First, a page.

Ed Sullivan Show
October 10, 1965
Topo Gigio was immensely popular in his home country and became a worldwide sensation after his recurring appearances, beginning in 1963, on The Ed Sullivan Show.
Topo Gigio was created by a troupe of Italian puppeteers, it took four people to bring the 10-inch-tall (25 cm) character to life: three to manipulate him, and one to create his voice.
The puppet Topo Gigio stood in a special “limbo” black art stage with black velvet curtains, designed to absorb as much ambient light as possible, which helped hide the puppeteers, who were also
dressed in black from head to toe.
Each puppeteer operated a different part of Topo Gigio’s foam rubber body by using several wooden dowel rods (also painted black). The illusion was quite remarkable, since unlike traditional hand puppets, Topo Gigio could actually appear to walk on his feet, sing, make subtle hand gestures. He could even walk up Ed Sullivan’s arm and
perch on Ed’s shoulder.
Careful lighting and TV camera adjustment made the “black art” illusion perfect for the television audience. On at least one appearance, Ed asked the puppeteers to come out and take a bow, revealing their black-clad appearance (though deftly hiding Topo Gigio’s mechanisms to conceal the secret).
In more than fifty appearances on the show, the mouse would appear on stage and greet Ed Sullivan with, “Hello, Eddie!”. Topo would occasionally talk about his girlfriend, Rosie. Gigio ended his weekly visits by crooning to the host, “Eddie, kiss me goodnight!” (pronounced as “Keesa me goo’night!”).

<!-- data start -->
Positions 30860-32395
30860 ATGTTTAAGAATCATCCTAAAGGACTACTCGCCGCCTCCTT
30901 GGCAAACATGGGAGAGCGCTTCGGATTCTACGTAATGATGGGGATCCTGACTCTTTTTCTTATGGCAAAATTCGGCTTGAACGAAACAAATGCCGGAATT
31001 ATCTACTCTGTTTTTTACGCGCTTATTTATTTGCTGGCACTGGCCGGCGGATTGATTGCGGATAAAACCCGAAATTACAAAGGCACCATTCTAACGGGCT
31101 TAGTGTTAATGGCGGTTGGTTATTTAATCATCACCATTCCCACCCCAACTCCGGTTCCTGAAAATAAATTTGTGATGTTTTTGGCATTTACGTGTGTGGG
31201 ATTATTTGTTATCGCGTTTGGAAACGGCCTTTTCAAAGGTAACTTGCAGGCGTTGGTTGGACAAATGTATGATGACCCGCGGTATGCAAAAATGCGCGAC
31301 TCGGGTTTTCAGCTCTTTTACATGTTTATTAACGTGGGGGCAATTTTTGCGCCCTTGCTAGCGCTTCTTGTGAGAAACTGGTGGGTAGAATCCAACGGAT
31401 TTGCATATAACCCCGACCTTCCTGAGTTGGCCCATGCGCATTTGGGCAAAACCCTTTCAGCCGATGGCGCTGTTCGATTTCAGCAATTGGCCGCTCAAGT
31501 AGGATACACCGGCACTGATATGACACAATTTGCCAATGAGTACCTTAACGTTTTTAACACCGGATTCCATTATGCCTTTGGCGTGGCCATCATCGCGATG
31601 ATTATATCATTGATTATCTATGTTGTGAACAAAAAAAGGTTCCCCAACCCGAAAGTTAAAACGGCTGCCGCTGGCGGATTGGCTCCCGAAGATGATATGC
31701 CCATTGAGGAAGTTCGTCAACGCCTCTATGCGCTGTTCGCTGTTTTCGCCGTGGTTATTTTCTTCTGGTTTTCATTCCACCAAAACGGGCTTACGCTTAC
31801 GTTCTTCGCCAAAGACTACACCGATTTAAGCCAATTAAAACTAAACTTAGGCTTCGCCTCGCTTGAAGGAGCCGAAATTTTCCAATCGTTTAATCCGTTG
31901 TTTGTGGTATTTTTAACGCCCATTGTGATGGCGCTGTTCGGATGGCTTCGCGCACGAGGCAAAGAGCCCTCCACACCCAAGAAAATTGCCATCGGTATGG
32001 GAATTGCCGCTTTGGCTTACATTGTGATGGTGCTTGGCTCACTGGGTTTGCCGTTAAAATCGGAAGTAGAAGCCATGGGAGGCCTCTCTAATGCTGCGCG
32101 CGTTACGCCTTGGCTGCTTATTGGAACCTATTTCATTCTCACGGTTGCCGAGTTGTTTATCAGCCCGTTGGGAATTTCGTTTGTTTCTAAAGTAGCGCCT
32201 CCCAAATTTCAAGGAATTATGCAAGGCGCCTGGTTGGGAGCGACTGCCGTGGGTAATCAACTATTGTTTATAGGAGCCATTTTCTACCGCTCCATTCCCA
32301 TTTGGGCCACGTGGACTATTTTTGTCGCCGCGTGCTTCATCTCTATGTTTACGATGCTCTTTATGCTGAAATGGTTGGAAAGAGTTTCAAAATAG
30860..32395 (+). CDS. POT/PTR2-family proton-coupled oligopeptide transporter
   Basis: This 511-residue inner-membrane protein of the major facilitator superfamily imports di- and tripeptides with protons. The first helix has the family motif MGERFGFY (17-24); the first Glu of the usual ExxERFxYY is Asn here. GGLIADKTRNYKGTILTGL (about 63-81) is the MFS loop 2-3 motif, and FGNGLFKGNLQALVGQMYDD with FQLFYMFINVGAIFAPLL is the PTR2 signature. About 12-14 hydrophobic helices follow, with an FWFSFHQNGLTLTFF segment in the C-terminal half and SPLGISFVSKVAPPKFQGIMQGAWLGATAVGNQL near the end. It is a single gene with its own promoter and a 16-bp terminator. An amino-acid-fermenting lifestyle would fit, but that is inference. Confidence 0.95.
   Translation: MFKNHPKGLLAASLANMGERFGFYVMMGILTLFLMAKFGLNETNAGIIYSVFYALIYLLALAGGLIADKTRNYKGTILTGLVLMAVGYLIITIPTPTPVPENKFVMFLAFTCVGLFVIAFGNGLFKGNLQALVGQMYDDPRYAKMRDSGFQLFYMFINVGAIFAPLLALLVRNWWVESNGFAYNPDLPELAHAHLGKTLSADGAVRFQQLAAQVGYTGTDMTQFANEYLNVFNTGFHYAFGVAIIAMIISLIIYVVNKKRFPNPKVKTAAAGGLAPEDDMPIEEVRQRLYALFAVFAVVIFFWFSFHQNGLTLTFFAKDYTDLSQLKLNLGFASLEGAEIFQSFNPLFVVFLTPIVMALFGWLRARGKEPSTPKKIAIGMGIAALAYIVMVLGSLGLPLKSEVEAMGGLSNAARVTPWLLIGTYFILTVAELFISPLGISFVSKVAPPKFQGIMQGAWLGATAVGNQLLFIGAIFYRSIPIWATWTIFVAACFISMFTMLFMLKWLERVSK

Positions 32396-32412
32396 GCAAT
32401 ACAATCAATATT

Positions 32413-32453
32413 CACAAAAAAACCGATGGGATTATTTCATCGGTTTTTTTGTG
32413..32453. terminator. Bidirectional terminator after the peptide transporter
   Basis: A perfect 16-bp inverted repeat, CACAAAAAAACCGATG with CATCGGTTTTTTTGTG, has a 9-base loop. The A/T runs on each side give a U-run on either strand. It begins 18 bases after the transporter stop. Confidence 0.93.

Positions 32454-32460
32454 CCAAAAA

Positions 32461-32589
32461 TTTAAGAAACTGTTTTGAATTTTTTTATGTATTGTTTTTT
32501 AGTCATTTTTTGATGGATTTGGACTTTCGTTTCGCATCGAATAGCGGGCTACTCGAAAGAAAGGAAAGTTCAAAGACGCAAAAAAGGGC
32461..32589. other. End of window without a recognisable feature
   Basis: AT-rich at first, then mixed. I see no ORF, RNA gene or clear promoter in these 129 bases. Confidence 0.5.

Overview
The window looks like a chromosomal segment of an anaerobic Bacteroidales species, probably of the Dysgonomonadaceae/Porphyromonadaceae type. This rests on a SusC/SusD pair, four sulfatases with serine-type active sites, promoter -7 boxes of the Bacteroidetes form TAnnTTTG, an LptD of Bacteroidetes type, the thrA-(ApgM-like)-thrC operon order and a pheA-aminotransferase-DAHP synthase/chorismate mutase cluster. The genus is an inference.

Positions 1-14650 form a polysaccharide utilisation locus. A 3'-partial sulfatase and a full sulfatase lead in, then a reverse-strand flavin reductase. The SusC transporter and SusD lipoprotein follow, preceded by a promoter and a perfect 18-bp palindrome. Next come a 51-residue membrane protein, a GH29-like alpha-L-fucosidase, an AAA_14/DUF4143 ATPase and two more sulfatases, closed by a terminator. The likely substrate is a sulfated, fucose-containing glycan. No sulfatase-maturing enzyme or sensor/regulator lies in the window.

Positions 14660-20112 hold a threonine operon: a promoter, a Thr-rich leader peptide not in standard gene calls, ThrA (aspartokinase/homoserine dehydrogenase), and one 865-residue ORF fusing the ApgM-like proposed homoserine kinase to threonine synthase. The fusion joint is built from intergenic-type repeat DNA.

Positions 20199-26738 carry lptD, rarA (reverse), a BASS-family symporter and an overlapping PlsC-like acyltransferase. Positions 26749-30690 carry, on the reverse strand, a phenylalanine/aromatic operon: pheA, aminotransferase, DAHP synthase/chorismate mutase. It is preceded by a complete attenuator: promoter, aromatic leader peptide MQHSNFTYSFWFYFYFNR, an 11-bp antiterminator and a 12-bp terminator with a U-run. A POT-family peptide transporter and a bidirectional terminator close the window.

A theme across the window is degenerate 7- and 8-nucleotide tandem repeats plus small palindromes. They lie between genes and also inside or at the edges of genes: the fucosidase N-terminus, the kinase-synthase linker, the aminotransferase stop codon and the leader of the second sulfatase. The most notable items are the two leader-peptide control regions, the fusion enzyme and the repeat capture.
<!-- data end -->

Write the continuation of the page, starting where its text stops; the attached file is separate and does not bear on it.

Topo closed Sullivan’s final show in 1971.
Watch adorable Topo Gigio on the
Ed Sullivan Show
Today, Topo Gigio still has a cohort of faithful fans and has become an icon of Italian pop culture. He performs regularly at Zecchino d’Oro festival and other programs created by Antoniano and RAI. In 1965, a feature-length motion picture The Magic World of Topo Gigio was released internationally.
The puppet has made appearances and has a fan base in many other countries—including Argentina, Bolivia, Brazil, Chile, Colombia,
Costa Rica, Dominican Republic,
El Salvador, Ecuador, Guatemala, Japan, Mexico, Nicaragua, Honduras,
Panama, Paraguay, Peru, Portugal, Puerto Rico, Romania, Uruguay, Venezuela and the former Yugoslavia.
The puppet made several appearances on UK TV on ITV’s Sunday Night at the London Palladium in the 1960s and his wistful persona endeared him to British viewers of all ages.